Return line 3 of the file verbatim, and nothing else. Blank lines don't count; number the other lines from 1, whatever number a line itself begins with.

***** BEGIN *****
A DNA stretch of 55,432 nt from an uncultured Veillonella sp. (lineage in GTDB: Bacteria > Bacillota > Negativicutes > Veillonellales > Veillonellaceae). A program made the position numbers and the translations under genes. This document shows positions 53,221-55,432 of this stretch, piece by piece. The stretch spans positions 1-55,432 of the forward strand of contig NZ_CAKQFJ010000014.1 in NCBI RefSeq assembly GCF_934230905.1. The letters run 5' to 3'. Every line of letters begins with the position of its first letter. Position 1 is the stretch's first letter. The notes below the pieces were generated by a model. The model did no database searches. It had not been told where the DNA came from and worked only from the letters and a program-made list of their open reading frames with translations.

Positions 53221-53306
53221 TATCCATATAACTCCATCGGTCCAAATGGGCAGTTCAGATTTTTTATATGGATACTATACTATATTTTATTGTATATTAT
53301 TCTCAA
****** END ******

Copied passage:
53221 TATCCATATAACTCCATCGGTCCAAATGGGCAGTTCAGATTTTTTATATGGATACTATACTATATTTTATTGTATATTAT